The Perfect Anarchist

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The Perfect Anarchist

Editor of Reedy's Mirror:

Apropos of your "reflections" on conscription, may I mention one thing that the divine government cannot conscript—the mind of man.

Thus, I myself seceded from the United States and from all other governments long before the war began. I am not strong enough to make good my secession in practice, but I am held by force only, as a tributary, as a slave,—not as a willing associate.

After this confession of "disloyalty," let any government just try to make me "loyal" by force. Let them require me to take any oath of allegiance: I will gladly say the words, for I have no mind to be a martyr; but I shall remain alien in spirit, antagonistic in thought, bent upon destroying the government that enslaves me as soon as I am able.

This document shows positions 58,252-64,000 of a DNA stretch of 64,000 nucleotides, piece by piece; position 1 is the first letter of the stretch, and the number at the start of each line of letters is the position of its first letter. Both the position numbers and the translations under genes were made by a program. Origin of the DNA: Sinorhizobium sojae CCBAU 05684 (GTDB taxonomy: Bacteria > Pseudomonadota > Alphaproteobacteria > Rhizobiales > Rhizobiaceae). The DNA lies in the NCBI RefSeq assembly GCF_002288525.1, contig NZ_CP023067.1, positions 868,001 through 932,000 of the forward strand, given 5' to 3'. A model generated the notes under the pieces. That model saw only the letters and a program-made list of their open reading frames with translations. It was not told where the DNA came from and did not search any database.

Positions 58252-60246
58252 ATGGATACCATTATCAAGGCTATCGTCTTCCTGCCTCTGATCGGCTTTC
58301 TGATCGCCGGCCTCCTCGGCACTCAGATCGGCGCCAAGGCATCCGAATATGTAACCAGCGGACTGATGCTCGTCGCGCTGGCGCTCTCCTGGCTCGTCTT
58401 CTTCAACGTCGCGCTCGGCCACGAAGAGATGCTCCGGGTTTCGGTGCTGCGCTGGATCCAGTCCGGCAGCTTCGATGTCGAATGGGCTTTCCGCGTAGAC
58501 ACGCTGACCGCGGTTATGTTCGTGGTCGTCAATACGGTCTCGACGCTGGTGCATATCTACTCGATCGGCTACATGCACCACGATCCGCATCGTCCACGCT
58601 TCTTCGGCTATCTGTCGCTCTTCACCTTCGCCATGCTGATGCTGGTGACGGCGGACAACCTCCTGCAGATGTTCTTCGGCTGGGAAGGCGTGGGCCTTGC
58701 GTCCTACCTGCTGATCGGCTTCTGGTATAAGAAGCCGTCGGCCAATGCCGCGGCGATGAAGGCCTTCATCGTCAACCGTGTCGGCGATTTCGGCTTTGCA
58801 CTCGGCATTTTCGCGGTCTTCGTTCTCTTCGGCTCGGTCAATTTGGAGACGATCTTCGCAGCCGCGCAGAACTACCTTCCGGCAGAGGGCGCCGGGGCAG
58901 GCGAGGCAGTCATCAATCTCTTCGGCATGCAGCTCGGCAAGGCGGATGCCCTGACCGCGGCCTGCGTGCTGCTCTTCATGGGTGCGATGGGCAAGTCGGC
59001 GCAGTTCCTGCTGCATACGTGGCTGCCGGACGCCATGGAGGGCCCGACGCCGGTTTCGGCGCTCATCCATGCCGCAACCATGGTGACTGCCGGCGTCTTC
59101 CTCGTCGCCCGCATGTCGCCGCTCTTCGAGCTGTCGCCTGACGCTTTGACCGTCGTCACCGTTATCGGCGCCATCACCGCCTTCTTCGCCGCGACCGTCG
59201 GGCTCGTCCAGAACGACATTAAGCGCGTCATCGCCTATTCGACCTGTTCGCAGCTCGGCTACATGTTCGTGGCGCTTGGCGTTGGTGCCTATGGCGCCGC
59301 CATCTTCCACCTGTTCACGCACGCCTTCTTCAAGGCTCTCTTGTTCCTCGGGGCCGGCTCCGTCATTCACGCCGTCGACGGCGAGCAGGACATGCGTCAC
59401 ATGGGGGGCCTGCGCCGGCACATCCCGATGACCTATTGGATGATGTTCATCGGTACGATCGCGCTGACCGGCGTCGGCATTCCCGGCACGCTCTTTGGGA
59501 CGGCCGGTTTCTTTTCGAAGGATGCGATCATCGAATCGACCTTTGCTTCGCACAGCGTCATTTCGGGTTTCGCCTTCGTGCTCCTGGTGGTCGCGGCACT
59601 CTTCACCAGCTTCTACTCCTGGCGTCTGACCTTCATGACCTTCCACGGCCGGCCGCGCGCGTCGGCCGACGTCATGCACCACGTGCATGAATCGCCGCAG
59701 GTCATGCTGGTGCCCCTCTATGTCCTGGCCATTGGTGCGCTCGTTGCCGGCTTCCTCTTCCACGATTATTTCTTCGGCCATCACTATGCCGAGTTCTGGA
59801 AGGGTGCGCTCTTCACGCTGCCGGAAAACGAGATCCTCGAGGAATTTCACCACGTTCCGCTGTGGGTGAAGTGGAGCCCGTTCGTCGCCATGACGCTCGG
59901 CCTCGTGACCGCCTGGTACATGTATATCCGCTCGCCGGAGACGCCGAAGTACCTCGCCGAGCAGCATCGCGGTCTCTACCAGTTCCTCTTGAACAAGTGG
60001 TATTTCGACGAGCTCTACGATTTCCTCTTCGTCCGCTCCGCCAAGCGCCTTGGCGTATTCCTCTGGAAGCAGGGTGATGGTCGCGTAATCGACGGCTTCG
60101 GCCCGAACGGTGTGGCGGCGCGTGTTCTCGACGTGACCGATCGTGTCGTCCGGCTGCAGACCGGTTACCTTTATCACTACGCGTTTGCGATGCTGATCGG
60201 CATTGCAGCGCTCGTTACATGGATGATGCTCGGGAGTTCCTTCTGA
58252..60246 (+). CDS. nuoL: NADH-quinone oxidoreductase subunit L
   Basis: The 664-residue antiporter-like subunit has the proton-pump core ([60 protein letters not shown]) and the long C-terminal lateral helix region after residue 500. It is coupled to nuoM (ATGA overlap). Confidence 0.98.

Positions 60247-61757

That is what governments get by conscripting bodies, when, with all their haughty omnipotence, they are unable to conscript minds. All the soldiers and policemen and jailors in the world cannot have the slightest control over my mind: it is stronger than they all.

If any governments wants me as a willing member, it must offer its services, leaving me free to accept or decline as I may choose. But any government that docs this ceases to be a government, and becomes a free society, such as the world has not yet seen, but such as is building now in Russia, where the heaven on earth that the future holds for us has begun to attain embodiment from its cloud forms of the past.

John Beverley Robinson.

Ann Arbor, Mich., Jan. 15, 1918.


  • John Beverley Robinson, “The Perfect Anarchist,” Reedy’s Mirror 27, no. 4 (January 25, 1918): 53-54.